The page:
FIG. 1 is a top view of a turboprop engine assembly 10 including a pair of similar power sections 12 and 14 driving a single, nose-mounted propeller shaft 16. Each of the power sections 12 and 14 comprises a complete turboshaft gas turbine engine. A combining gearbox 18 joins each power section 12 and 14 with a common propeller shaft 16.
 Referring now to FIG. 2, a cross-sectional view of the power section 12 (as being illustrative of both power sections 12, 14) is shown to include the high speed rotors comprising a first impeller stage 26, a second stage impeller 28, a first gas-generator turbine stage 30, a second stage gas-generator turbine 32, a first stage power turbine 34, and a second stage power turbine 36. The operation of gas turbine engines 12 and 14 are conventional in nature and therefore are not explained in detail. The two power sections 12 and 14 are each joined to the common combining gearbox 18 by torque tubes 20 and 22, respectively, and a support cradle assembly 24.
 The combining gearbox 18 is, itself, supported by a system of trusses 38 to a forward space frame 40 having a curved shape substantially similar to that of a horse collar. A second, similarly shaped aft space frame 42 is attached to space frame 40 via a system of elastomeric isolators 44. The isolators 44 may take the form of disks formed of elastomeric material, as shown in FIG. 4, having through openings to allow connecting bolts 48 to pass through and draw space frames 40 and 42 into compressive engagement against opposite faces of each elastomeric disk.
 Aft space frame 42 is adaptable to being anchored to the forward bulkhead of an aircraft, not shown, by a space frame truss system 46 including a plurality of separate trusses 47, as shown in FIGS. 3 and 8. At least some of the anchor points for the trusses 47 may include spherical bearings 49 to ensure that moment loads are not transmitted between the truss members 47 and the bulkhead.
 During operation of an aircraft employing engine assembly 10, each of the power sections 12 and 14 continuously rotates at a high rate in order to jointly rotate the propeller shaft 16 through gearbox 18. For whatever reason, if rotor disks 26-36 formed with blades in either of the power sections 12 or 14 suddenly fail and burst, disk fragments possessing very high levels of kinetic energy will be released from the failed power sections 12 or 14. It has been determined that the most energetic fragments are released when rotors 26-36 burst into fragments approximately one-third the size of the rotor disk. As a plurality of such fragments burst through the casing of either of the power sections 12 or 14, some of the fragments will inevitably be directed toward the remaining power section. If not contained, these fragments can easily penetrate the casing of the undamaged power section, causing damage, if not complete failure of the remaining power section and ultimately failure of engine assembly 10.
 The present invention provides a unique containment system supported by the pair of horse collar shaped space frame members 40 and 42 that is capable of preventing any fragments generated during engine failure, including rotor burst, from reaching the remaining power section.
 Attention is directed to FIG. 4, wherein a ballistic shield 60 extends between power sections 12 and 14. Shield 60 is substantially flat and is disposed in a vertical plane located approximately at the mid-point of the distance between engine power sections 12 and 14. Preferably, shield 60 lies in the same plane as the common propeller shaft 16 as shown in FIG. 1. To retain shield 60 in position, a truss system 62 is shown in FIG. 4 to extend between shield 60 and aft space frame 42. A number of separate trusses 63 are each shown in FIG. 7 as being attached to the periphery of ballistic shield 60. Each of the trusses 63 is adaptable to also being attached to aft space frame 42.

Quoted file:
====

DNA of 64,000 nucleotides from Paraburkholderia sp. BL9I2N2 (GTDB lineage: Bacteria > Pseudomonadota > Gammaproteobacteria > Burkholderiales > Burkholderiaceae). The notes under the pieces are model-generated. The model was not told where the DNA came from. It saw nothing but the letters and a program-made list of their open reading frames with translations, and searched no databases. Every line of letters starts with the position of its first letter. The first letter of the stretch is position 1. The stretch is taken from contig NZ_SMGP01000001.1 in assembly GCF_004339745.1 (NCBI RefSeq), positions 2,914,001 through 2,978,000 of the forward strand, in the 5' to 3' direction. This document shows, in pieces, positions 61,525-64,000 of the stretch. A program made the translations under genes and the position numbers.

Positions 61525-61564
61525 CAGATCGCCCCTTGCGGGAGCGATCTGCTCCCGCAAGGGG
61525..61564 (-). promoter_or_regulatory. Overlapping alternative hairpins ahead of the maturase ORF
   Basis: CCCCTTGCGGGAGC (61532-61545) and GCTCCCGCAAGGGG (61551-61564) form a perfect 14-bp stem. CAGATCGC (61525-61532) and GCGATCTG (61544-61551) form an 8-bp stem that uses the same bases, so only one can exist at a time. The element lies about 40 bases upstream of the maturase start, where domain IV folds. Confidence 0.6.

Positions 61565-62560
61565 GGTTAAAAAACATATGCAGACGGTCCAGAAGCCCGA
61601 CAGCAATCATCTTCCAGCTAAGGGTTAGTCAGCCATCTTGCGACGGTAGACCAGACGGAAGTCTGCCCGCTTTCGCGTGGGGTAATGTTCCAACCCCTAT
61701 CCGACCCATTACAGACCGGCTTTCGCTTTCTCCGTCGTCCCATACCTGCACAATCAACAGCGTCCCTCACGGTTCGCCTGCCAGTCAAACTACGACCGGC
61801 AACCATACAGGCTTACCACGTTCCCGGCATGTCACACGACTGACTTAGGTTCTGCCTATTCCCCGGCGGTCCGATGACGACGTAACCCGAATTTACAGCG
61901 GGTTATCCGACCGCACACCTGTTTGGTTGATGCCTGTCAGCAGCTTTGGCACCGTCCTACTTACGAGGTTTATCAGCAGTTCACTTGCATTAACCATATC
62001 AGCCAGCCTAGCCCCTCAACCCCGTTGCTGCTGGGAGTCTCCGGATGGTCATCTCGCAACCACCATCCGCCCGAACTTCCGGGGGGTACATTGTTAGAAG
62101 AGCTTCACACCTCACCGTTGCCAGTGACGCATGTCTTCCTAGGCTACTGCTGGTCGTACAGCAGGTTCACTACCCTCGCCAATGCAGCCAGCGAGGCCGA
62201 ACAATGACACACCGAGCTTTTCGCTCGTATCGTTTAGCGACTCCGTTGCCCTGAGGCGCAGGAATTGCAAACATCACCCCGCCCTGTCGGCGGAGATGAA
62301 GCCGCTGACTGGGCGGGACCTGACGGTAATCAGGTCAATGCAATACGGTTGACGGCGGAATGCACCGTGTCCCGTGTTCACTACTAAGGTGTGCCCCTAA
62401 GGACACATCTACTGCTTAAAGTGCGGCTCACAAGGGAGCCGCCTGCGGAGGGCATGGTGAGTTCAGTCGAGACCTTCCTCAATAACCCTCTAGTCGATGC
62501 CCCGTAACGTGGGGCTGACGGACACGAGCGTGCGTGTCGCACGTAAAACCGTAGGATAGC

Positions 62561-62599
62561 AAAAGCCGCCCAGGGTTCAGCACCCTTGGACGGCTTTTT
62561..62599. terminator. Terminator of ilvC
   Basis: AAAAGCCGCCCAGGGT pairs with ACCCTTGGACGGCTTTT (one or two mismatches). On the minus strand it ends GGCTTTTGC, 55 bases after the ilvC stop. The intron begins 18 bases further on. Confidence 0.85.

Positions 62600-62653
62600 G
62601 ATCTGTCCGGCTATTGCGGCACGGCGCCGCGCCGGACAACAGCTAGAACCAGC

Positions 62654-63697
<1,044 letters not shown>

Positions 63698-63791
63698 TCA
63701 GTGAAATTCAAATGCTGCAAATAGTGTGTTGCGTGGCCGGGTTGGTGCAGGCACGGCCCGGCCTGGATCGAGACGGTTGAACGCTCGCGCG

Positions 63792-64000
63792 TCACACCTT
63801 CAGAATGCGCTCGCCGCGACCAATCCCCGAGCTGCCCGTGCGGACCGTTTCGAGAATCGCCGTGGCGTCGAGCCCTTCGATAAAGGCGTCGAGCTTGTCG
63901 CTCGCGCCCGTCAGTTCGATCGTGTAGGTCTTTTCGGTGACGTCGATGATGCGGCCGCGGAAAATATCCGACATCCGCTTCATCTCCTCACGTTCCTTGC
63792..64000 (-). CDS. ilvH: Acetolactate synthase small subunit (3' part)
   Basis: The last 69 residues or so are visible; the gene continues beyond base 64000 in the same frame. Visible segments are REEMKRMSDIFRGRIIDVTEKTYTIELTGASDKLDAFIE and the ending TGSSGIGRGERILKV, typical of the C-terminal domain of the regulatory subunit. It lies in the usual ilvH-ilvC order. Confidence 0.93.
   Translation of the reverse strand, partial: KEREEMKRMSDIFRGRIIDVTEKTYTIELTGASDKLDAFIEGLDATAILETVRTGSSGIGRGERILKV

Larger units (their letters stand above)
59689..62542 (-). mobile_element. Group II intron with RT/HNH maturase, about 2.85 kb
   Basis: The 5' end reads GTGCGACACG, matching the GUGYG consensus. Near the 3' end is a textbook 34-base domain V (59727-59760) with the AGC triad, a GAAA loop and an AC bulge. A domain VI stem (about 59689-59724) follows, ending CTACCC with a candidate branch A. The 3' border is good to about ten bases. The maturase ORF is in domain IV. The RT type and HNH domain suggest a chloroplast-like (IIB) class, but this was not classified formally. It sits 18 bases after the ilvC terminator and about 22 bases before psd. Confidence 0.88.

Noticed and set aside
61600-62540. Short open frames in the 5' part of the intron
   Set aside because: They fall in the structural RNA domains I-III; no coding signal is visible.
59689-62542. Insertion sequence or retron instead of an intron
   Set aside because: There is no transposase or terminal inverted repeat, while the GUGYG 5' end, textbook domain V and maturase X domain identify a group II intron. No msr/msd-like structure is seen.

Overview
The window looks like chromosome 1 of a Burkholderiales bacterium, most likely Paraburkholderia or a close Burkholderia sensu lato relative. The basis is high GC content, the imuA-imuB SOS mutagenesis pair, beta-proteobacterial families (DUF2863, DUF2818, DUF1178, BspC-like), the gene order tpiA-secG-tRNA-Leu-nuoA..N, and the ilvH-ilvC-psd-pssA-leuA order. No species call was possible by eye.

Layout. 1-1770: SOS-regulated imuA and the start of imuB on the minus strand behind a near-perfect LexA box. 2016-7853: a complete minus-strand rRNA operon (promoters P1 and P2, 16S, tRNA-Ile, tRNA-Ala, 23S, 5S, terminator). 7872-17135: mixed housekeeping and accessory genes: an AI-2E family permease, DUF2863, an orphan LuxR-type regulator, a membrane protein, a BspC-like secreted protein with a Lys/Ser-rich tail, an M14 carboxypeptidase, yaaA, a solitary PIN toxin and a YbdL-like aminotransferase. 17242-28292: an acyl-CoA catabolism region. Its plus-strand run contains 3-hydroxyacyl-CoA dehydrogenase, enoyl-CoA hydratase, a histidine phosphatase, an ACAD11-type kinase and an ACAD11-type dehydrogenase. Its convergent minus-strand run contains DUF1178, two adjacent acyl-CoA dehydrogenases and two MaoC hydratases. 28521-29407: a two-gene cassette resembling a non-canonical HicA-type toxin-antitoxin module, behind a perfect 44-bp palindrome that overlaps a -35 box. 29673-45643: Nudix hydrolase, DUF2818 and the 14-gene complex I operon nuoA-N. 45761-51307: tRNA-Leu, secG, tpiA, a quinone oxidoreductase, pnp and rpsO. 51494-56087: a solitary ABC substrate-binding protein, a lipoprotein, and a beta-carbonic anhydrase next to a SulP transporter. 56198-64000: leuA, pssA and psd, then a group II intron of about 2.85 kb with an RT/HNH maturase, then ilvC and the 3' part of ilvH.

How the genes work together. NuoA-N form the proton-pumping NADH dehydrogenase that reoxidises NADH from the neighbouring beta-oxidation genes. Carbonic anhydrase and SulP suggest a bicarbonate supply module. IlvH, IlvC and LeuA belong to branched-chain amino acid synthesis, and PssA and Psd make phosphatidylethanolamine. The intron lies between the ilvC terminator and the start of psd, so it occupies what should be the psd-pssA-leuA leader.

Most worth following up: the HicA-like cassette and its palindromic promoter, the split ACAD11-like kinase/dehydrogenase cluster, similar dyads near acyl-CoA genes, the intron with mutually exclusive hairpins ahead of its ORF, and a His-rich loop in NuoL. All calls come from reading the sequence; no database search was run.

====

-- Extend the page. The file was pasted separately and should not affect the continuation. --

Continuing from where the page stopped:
A preferred embodiment of ballistic shield 60 is shown in FIG. 5 to comprise a panel member of substantially rectangular configuration. A leading or forward surface of shield 60 is shown at 64 while topside of shield 60 is identified at 66. Shield 60 further includes overhanging ridge or lip 68 extending completely about its periphery. Lip 68 extends outwardly beyond opposite faces of shield 60 and serves to reinforce shield 60 to resist penetration and excessive deformation from impact of high speed fragments.
 Shield 60 may include a plurality of spaced-apart ribs 70 extending substantially parallel to each other from the leading surface 64. Individual ribs 70 extend outwardly from both sides of shield 60 and may be connected by additional ribs 72. Additional reinforcing ribs and secondary attachments 74 and 76 may extend through the face from topside 66 to provide additional reinforcement to both faces of shield 60. The secondary attachments 74 and 76 are bolted directly to the aft space frame 42 to provide a level of dynamic frictional damping.
 In a preferred embodiment, ballistic shield 60 is formed of a metallic material of significant strength, about 142 ksi tensile strength, and ductility capable of about 16% elongation and low weight density of about 0.16 lbs per cubic inch, such as present in the titanium alloy Ti-6-4. Shield 60 may have leading and trailing edges each approximately 30 inches in length and top and bottom edges each may extend approximately 26 inches in length. The primary attachment members may take the shape of tongues 78 located about the periphery of shield 60. Each attachment tongue 78 may include at least one spherical bearing 49 to assure moment loads are not transmitted between shield 60 and trusses 63.
 Alternative embodiments of the ballistic shield are shown in FIGS. 6a and 6 b, respectively. In the embodiment shown in FIG. 6a, shield 60 does not include any reinforcing ribs. The lip 68 may extend outwardly in both directions beyond the periphery of shield 60. Further, the spherical bearing attachment members 78 are the primary points of contact with shield 60.
 In the embodiment shown in FIG. 6b, shield 60 may be a flat panel member without any reinforcing ribs or lip. Each of the tongue shaped attachment members 78 may include a single spherical bearing 49 as well a number of conventional bolt attachment members 80.
 It should be understood, of course, that the foregoing relates to preferred embodiments of the invention and that modifications may be made without departing from the spirit and scope of the invention as set forth in the following claims.